Less Anger and More Smiles

February 17, 2020 at 5:15 am Leave a comment


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According to Guinness World Records, we have a new world’s-oldest-male:

A Japanese man with a sweet tooth who believes in smiles has become the world’s oldest male at 112 years … Chitetsu Watanabe, who was born in Niigata in northern Japan in 1907, received a certificate for his accomplishment on Wednesday at a nursing home in the city. The previous record holder, Masazo Nonaka, another Japanese, died last month. 

As is often the case with aged people, Mr. Watanabe was asked about to what he credits his longevity. He answered, “Don’t get angry and keep smiling.”

In a society that has no shortage of anger, Mr. Watanabe certainly offers some contrarian advice. And yet, medically, Mr. Watanabe just might be right. Study after study has shown that, although anger can be helpful in flashes to solve big problems, sustained anger, if not directly, is at least secondarily damaging to your health. Dr. Michael Kutcher, an interventional cardiologist at Wake Forest Baptist Medical Center, explains:

It’s kind of an adjunctive risk factor. It’s not of and by itself a cause of coronary artery disease or a cause of heart disease. But if the anger is sustained and the blood pressure is affected and the heart rate is affected, that indirectly can lead to coronary disease or disease of the heart muscle.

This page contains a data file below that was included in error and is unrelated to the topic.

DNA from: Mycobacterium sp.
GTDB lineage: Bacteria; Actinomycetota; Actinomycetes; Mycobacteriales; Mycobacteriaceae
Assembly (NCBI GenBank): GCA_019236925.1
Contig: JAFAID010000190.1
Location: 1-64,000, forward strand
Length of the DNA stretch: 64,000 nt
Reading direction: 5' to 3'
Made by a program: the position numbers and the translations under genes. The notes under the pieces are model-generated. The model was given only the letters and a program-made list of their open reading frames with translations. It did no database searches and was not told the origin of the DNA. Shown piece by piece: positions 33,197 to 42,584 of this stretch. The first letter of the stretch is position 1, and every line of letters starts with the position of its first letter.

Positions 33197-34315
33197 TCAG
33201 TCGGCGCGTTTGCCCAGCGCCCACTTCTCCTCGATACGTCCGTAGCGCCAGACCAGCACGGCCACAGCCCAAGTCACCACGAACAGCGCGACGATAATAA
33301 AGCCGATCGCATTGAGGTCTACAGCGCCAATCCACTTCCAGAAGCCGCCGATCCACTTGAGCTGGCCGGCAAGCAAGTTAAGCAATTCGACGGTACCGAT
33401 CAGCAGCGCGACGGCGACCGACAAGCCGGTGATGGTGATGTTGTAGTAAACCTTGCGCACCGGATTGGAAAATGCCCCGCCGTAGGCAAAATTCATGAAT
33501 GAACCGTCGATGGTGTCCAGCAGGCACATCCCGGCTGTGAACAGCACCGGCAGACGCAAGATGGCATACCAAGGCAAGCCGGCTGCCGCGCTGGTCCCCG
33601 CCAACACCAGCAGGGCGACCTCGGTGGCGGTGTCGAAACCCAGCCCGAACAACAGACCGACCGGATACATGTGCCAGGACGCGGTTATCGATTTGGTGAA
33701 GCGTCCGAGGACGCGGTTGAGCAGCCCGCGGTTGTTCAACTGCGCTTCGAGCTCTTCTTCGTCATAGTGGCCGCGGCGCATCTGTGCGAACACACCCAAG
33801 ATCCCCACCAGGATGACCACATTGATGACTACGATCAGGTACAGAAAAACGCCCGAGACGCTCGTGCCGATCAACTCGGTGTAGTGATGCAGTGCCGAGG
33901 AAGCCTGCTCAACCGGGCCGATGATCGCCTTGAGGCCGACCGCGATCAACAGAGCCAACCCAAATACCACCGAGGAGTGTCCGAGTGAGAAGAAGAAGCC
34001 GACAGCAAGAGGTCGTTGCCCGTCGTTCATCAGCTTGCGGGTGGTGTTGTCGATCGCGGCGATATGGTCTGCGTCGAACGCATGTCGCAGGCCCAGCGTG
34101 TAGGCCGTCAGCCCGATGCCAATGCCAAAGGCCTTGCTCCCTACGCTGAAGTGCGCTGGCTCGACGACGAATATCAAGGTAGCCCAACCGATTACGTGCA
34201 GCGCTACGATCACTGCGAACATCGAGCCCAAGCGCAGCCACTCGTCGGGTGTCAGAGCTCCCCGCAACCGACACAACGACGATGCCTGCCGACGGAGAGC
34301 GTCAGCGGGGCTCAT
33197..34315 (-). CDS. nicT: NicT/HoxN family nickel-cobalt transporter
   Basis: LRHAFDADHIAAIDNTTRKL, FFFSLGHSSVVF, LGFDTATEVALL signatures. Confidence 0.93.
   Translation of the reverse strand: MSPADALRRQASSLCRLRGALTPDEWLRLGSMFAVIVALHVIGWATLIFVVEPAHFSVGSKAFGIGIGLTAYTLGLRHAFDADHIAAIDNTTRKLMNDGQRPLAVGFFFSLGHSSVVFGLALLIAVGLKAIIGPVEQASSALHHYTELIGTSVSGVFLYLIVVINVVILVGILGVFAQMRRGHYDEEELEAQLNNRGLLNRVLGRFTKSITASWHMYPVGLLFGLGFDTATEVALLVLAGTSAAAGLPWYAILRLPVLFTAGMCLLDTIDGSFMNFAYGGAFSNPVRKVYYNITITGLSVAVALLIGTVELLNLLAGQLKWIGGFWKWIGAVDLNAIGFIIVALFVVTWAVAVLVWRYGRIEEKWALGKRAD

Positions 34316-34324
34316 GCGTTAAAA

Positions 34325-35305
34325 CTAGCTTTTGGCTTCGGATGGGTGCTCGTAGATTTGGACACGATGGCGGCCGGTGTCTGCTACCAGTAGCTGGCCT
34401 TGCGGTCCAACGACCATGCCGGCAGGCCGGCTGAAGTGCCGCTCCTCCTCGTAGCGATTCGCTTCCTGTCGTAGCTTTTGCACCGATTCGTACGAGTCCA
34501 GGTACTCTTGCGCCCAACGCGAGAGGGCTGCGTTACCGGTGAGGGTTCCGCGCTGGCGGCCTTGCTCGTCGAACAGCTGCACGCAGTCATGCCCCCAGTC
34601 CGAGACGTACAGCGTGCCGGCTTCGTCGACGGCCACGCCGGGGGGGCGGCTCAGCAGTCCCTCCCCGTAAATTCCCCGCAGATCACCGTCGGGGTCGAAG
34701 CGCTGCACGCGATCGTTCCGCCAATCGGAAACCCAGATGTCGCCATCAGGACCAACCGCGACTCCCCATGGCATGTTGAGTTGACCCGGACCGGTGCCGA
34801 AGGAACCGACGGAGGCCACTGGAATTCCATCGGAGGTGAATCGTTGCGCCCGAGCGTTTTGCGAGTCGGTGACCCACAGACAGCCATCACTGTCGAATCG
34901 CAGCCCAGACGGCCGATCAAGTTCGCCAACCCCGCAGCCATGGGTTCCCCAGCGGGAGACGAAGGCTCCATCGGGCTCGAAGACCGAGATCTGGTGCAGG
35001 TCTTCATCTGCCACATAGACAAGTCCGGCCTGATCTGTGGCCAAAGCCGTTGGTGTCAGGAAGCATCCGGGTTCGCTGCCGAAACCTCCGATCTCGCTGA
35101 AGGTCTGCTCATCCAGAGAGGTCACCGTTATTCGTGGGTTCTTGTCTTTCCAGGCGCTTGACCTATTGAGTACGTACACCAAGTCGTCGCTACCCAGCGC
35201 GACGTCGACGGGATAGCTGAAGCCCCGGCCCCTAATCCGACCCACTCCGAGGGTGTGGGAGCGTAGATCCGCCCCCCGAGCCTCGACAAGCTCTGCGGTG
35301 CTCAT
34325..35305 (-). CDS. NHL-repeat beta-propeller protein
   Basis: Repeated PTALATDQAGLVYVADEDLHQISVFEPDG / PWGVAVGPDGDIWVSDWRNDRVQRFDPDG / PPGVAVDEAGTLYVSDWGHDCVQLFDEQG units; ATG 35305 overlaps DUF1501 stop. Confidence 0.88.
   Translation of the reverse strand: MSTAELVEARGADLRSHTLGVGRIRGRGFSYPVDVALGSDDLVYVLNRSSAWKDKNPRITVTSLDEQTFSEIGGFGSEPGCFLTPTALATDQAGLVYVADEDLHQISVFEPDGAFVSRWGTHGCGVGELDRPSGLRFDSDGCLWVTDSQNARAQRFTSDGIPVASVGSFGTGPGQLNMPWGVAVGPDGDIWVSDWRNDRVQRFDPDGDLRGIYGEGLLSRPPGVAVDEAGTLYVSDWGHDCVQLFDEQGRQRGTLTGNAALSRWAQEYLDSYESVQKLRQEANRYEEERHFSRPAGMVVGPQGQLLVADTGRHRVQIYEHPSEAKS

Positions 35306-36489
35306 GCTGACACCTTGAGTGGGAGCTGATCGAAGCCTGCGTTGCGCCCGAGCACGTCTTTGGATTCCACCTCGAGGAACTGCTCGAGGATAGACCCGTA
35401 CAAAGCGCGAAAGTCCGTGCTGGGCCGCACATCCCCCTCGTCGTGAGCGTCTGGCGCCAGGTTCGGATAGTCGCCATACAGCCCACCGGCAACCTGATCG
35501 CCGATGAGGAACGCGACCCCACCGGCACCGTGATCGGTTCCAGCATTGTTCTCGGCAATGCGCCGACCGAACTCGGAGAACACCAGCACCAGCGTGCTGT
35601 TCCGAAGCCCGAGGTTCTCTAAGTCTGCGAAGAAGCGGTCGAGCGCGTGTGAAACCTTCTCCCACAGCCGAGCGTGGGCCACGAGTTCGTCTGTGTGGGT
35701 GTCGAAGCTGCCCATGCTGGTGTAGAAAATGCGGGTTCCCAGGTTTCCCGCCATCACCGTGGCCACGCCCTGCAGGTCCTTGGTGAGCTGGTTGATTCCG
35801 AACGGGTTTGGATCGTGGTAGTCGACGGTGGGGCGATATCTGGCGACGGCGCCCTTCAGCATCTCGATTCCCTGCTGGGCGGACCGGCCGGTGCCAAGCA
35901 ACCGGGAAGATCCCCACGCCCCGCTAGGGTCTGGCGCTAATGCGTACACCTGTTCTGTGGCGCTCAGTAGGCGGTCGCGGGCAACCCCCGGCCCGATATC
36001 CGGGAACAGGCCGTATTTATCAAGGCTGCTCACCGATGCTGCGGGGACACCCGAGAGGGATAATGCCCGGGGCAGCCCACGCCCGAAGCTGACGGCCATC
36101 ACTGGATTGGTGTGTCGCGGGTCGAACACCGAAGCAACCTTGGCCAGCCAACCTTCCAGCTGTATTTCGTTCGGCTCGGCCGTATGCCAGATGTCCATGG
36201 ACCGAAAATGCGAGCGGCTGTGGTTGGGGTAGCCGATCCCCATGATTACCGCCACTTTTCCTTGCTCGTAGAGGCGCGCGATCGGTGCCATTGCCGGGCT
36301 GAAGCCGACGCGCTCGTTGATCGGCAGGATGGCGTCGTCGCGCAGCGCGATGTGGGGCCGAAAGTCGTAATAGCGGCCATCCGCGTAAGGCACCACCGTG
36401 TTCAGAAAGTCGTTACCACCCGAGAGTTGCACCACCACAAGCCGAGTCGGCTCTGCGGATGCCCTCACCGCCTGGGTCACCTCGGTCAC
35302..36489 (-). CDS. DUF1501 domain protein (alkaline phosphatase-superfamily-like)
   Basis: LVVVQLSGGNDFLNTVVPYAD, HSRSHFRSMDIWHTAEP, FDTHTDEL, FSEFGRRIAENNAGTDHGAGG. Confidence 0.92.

John Schinnerer, an anger management coach in Danville, California, links anger to a whole host of health problems:

It’s been linked to obesity, low self-esteem, migraines, drug and alcohol addiction, depression, sexual performance problems, increased heart attack risk, lower-quality relationships, higher probability of abusing others emotionally or physically or both, higher blood pressure, and stroke.

In short, anger is something you don’t want to mess around with.

Perhaps Jesus’ brother James was on to something when he wrote: “Human anger does not produce the righteousness that God desires” (James 1:20). And perhaps Solomon really was wise when he wrote: “Do not be quickly provoked in your spirit, for anger resides in the lap of fools” (Ecclesiastes 7:9).

Although Christians sometimes talk about a “righteous anger” at the sinfulness and brokenness of this world, we must admit that our appeals to “righteous anger” can be, at times, just thin justifications for anger that is far more sinful than it is saintly. Our anger can be more often self-interested than justice-oriented. I would also point out that, even when the Bible does speak of “righteous anger,” it is immediately followed by a warning: “In your anger do not sin” (Ephesians 4:26). The line between righteous and unrighteous anger, it turns out, is razor thin.

Living life with joy rather than anger seems to be a much safer proposition. The apostle Paul encourages us: “Rejoice in the Lord always. I will say it again: Rejoice” (Philippians 4:4)! Joy is so good, Paul says, it is something we should have “always.” Why? Well, I can’t guarantee that it’ll help you live to 112. But it will be a blessing to those around you. And they’re reason enough to smile.

Entry filed under: Devotional Thoughts. Tags: , , , .

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